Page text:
Monday, September 12, 2005

Brain, the cable operator

Dr. K. Rohiniprasad

Like other animals, we perceive the presence and changes in the environment with out senses. Our entire body is a sensor by virtue of touch. The network of nerves associated with the brain is both elaborate and efficient so that we get a ‘clear picture’ all the time. The central nervous system, consisting of the brain and spinal cord is connected to all the parts of the body by nerve fibres. Human brain is made of approximately 100-billion nerve cells, called neurons. Neurons gather and transmit electrochemical signals like the gates and wires in a computer. Neurons consist of the nerve cell, axons and dendrites. They are similar to other cells, but they can transmit electrochemical messages to each other over several feet. Axons are long, cable-like projections of the cell that carry the messages in the form of nerve impulse or action potential along the length of the cell. Dendrites are thin projections one on or both sides of the nerve cells. The messages travelling across the ‘branches and twigs’ of the network are small electrical pulses generated in the nerve cells. Travelling down the axons these impulses reach the synapses and are converted into chemicals that are released into the gap between the synapse and the gland. Synapses are special structures at the ends of dendrites that make contact with other nerve cells. Some neurons accept information while the others (‘motor’ nerves) carry instructions or simply connect nerves with each other. This is how the extensive ‘cable network’ receives impulses from all over the body and conveys ‘decisions’ made by the brain to muscles and glands to make them work. This information may be heat, pain, smell or sights and sounds and the instructions may include muscle movement, need to release saliva, gastric juice and so forth. Like electrical insulation over cables, some of the axons are covered by fatty ‘myelin’ sheaths manufactured by some of the glial cells in the brain.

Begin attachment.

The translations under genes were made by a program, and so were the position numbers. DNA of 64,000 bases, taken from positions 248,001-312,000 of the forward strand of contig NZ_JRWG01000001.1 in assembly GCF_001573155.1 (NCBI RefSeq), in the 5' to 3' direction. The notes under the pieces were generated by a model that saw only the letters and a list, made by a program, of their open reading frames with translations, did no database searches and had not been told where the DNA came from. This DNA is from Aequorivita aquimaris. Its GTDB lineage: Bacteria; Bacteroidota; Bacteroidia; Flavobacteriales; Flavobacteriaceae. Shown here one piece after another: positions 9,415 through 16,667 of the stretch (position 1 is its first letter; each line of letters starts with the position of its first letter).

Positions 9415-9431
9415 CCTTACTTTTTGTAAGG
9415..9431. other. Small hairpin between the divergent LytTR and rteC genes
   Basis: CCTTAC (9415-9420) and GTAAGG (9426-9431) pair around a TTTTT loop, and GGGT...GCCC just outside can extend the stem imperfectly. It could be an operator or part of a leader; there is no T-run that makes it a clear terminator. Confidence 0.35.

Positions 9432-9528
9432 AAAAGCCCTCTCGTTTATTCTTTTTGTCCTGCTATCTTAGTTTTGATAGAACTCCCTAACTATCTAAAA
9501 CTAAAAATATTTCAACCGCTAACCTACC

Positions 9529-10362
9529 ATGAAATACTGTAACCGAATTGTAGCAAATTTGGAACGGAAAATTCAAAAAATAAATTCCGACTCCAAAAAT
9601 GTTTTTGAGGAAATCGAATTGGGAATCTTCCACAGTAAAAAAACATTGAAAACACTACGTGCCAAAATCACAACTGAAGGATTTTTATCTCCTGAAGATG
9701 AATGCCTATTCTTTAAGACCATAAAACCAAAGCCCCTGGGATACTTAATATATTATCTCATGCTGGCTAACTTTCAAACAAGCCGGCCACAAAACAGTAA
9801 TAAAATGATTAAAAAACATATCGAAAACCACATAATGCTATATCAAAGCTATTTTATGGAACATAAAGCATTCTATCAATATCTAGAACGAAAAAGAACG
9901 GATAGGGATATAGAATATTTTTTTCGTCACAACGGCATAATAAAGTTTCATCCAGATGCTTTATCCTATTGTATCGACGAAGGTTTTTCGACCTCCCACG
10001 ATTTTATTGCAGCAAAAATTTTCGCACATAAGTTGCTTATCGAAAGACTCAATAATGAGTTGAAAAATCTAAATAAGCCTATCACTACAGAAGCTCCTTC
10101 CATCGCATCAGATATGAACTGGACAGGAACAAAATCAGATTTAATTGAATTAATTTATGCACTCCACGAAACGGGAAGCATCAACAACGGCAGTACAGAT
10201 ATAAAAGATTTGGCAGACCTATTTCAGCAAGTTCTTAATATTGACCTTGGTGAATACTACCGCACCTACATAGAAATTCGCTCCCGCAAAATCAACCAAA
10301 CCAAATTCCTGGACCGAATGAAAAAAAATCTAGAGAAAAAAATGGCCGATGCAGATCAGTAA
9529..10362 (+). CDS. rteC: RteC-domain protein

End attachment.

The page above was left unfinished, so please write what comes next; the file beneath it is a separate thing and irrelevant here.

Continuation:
High school anatomy teaches us that the nervous system carries out involuntary (very common), voluntary and reflex actions. But some of the automatic impulses are under our control. Our hand recoils from the touch of a hot vessel but we check our impulse to drop it if it is an expensive piece of pottery! It is not surprising that this delicate system of nerves requires proper and adequate blood supply for normal operation. Whatever the initial causes, death is ultimately due to extreme interference with nerve cell functions. Temporary denial of blood supply to legs and other limbs may cause ‘pins and needles’ or other minor discomfort but in the case of the brain it can be deadly, literally. Not only should the respiratory system and circulation work properly but the nutrient composition of the blood should also be good. Cerebral haemorrhage or apoplexy results when a blood vessel carrying supply to the brain bursts. This is more common with older people and in the case of people with arterial diseases.

The brain is of course the single but complex organ that controls our lives, acting as a processor, a library, switchboard and a signal box, all rolled into one super-duper computer. That is why nature encases it in a hard shell of bone. This has not only survived all the rigours of living but also evolved tremendously over the millennia. This will be discussed in the forthcoming articles.


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